“We break each training into Course Name, Course Description, Platform/Provider, Link, On Demand or on Calendar, Job Family, Key Learning Area, Current Skill Level, Cost and Time Commitment,” explains Berner. This allows people to narrow results to their specific needs, read more information on the course, and assess its suitability before enrolling. The document is easily accessible on the company’s L&D SharePoint page, which is their “home base” for training sessions.
Tom Palmer, founder and CEO at The Continuous Learning Company, advises companies to move from ‘direct L&D’ to ‘indirect L&D’ especially because the demands for new skills are constantly evolving. Instead of controlling the upskilling process, organizations should put learners in the driver’s seat. Palmer recommends applying the 3 C’s from Carol Sanford’s book Indirect Work: A Regenerative Change Theory for Businesses, Communities, Institutions and Humans:
For example, if your organization has been creating training courses with a top-down method—where L&D decides which training is needed and designs courses, without input from learners—it’s time to reflect on whether that method is working. Bring learners into the course creation process by giving them the autonomy to declare learning needs and provide feedback on training material.
Gabe Gloege, senior director of L&D at ETS, uses social learning as a lean tactic for upskilling from within. “The central idea is that for most learning needs that people have at ETS, there are other ETS employees who have the answer or have those skills,” says Gloege, who used meetups and topic-driven teams groups as part of their upskilling strategy.
In meetups, Gloege and his team create an event around a common learning need and promote it. The event invites employees from all levels, from beginners to high-level experts. Once people sign up and L&D facilitates the event, it's a “lean coffee-style schedule” where people ask their questions up front and then help all the participants answer each other's questions. This way, people learn what they need to learn and also connect with team members they didn't know before.
In topic-driven teams groups, Gloege and his team create dedicated groups for topics like manager development, digital fluency, or OKRs. They promote the event and engage the group several times a week with questions or resources. Participants chime in with feedback, ask their own questions, and share challenges. Experts in that topic offer advice and resources, eventually resulting in a self-solving community.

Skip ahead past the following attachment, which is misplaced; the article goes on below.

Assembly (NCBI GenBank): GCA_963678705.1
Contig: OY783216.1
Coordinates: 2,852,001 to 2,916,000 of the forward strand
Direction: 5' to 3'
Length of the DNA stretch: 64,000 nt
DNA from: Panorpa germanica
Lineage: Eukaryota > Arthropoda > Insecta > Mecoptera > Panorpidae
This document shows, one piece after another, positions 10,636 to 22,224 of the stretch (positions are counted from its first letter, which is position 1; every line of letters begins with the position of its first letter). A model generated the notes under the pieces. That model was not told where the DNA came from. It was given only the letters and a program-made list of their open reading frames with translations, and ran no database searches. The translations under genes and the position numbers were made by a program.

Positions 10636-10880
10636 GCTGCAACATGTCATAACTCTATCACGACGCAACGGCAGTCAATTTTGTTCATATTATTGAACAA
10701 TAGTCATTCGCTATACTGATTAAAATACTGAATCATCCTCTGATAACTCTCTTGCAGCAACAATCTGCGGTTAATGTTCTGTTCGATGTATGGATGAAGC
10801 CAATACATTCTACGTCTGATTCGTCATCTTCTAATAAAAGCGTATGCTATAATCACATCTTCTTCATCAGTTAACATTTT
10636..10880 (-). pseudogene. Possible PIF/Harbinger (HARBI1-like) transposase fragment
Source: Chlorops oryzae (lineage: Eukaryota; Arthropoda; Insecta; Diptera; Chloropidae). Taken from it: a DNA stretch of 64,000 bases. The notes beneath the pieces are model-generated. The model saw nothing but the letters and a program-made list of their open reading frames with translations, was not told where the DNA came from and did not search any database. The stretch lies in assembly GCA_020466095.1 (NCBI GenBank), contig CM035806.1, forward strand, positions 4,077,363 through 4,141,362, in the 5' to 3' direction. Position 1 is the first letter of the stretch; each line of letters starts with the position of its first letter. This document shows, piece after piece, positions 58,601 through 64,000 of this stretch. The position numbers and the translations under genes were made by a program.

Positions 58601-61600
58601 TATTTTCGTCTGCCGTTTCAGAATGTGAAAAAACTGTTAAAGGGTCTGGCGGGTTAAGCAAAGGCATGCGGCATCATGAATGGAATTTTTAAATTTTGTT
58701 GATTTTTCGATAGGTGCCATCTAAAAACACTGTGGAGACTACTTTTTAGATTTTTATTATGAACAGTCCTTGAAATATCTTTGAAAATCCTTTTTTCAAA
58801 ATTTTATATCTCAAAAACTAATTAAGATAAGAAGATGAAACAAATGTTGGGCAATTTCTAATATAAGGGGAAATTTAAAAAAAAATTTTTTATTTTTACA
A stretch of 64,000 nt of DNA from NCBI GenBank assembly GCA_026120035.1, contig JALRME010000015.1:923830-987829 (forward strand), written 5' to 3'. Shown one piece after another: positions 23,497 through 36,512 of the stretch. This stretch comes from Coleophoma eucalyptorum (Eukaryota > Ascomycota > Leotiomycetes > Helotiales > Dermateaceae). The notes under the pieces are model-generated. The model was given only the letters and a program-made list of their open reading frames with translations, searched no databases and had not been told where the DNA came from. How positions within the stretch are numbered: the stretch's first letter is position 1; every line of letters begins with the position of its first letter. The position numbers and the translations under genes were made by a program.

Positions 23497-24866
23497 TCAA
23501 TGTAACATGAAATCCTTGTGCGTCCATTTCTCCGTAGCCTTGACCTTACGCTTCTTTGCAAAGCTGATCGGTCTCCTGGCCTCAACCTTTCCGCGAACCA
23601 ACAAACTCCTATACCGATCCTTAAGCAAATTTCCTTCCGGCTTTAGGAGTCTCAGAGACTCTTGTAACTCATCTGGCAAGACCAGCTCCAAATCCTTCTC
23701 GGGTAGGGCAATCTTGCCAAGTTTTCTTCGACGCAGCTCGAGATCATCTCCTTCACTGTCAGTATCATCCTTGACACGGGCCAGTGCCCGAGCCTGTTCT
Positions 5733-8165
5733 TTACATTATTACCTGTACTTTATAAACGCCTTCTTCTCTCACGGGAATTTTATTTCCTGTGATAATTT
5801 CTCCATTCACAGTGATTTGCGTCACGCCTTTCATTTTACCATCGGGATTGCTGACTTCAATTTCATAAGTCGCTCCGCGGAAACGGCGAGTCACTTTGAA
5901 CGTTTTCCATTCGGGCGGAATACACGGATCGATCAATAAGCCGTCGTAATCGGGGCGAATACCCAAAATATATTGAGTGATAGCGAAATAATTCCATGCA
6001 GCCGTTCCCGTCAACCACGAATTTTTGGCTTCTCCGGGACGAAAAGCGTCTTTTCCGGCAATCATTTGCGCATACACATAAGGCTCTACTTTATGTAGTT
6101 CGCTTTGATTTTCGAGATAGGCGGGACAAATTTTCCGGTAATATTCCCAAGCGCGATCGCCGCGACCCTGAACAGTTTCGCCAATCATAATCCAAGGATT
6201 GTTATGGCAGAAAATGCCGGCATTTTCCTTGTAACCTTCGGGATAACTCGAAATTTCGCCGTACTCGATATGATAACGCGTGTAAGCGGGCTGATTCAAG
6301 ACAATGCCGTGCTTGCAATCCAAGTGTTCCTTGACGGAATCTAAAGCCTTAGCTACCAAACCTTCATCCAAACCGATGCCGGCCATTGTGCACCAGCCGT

Both initiatives received a lot of positive feedback. “People regularly reach out to us after the meetups to say how useful they were. I hear about people who met at a meetup and started a sort of "study group" to learn Power Automate together,” says Gloege. Experts in the groups often get further questions or requests for help once team members have tried some of the problem-solving measures. Ultimately, along with upskilling, it builds collaboration and camaraderie.
Andres Peters, Chief Learning Officer at Maestro Group, strongly recommends developing not just leaders, but also their teams. Peters’ recommendation draws on The Pelz Effect, which states that if mid-level managers are seen to have influence over those above them, it makes their direct reports feel heard and seen as well.
So to put that into practice, Peters suggests developing leadership training programs that give managers direct access to decision-makers. This could take the form of group discussions with members of leadership and collecting feedback in a centralized spot where everyone, from team members to the C-suite, can weigh in. It could also be an office hours style environment, where managers and their team members can drop-in virtually to ask questions, get clarification, or make suggestions.
When managers are able to relay feedback and ideas from their team directly to leadership, their teams feel empowered and heard. This can help you achieve the Pelz Effect and creates an environment of trust and transparency within the company.
After hearing from these nine L&D experts, it’s clear that learning and development is more effective when it’s done collaboratively. Working in alignment with other business teams and encouraging constructive peer feedback as part of your normal L&D process will enable you to identify and tackle immediate barriers to organizational growth–without straining resources.